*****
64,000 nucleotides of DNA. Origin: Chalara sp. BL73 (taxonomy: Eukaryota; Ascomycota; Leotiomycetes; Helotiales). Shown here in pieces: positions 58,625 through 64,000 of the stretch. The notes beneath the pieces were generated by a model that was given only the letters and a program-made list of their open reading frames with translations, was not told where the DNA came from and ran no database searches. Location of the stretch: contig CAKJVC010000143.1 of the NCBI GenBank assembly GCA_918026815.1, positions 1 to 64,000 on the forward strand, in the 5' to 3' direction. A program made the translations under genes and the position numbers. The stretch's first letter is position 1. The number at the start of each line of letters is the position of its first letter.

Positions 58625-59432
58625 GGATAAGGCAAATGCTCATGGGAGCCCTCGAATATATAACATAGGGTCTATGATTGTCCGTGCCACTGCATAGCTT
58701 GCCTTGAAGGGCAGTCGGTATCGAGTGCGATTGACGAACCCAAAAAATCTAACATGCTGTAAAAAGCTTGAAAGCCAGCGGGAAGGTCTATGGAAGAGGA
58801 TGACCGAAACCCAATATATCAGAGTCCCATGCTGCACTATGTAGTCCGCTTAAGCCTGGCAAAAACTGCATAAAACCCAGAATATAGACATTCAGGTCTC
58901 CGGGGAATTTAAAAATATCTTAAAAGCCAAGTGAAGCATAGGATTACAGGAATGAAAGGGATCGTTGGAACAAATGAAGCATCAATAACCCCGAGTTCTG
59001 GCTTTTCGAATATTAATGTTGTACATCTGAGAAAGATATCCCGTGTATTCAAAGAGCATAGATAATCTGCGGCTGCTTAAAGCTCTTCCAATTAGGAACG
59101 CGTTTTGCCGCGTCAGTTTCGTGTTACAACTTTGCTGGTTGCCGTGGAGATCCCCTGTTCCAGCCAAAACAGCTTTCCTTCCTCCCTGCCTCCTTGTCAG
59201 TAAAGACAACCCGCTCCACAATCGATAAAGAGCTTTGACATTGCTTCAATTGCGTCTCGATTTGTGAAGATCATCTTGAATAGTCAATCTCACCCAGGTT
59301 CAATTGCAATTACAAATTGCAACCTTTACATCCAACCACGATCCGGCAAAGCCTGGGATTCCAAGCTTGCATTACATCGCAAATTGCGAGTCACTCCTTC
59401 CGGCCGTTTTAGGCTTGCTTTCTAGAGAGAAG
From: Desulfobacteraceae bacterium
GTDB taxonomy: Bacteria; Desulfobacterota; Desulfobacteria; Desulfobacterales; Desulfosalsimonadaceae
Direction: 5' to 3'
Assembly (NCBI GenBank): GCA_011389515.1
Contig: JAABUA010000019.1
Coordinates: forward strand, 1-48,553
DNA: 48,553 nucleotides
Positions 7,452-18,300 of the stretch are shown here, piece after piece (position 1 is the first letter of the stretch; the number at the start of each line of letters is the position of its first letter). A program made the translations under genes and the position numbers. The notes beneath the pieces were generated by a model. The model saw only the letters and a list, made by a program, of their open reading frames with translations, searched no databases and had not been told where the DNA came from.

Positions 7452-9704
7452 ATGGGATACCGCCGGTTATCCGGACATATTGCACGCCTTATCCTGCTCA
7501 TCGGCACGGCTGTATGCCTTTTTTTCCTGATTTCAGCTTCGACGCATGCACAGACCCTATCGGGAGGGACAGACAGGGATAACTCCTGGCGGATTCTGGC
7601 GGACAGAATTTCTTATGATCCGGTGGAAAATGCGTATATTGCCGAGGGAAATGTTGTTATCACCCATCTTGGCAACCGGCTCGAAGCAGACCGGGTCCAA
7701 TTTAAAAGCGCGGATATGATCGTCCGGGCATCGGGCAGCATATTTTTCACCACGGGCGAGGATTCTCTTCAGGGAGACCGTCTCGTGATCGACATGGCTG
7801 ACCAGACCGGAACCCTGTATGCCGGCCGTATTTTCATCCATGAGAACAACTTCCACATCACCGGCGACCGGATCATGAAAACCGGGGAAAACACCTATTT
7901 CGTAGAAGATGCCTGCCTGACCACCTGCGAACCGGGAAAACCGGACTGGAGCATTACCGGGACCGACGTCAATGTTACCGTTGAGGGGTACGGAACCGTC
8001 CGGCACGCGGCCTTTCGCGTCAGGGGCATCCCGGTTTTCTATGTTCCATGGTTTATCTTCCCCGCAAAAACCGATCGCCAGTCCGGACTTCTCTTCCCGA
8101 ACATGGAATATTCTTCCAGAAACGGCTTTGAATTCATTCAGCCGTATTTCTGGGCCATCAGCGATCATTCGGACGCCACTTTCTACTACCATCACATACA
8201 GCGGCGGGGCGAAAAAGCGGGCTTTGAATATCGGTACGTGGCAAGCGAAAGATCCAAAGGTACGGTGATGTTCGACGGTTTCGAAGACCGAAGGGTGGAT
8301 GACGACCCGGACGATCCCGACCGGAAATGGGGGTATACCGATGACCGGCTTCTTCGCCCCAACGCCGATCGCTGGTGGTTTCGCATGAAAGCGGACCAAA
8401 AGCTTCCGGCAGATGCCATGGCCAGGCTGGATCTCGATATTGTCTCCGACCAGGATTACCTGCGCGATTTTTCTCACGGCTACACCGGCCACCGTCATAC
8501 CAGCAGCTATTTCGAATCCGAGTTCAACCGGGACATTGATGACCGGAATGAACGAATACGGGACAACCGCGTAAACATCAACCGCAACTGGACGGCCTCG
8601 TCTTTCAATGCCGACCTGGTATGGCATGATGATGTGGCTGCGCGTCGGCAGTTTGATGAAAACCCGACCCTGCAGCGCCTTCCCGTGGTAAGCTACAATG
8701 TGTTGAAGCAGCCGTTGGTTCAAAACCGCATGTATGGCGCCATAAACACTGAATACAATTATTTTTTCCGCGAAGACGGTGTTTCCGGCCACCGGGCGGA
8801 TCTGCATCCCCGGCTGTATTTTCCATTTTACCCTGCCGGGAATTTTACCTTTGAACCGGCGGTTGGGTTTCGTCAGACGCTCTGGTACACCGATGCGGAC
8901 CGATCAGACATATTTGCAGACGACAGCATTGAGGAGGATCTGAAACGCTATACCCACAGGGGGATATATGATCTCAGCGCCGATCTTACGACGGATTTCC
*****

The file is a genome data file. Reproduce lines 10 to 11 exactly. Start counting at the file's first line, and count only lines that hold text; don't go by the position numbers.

59301 CAATTGCAATTACAAATTGCAACCTTTACATCCAACCACGATCCGGCAAAGCCTGGGATTCCAAGCTTGCATTACATCGCAAATTGCGAGTCACTCCTTC
59401 CGGCCGTTTTAGGCTTGCTTTCTAGAGAGAAG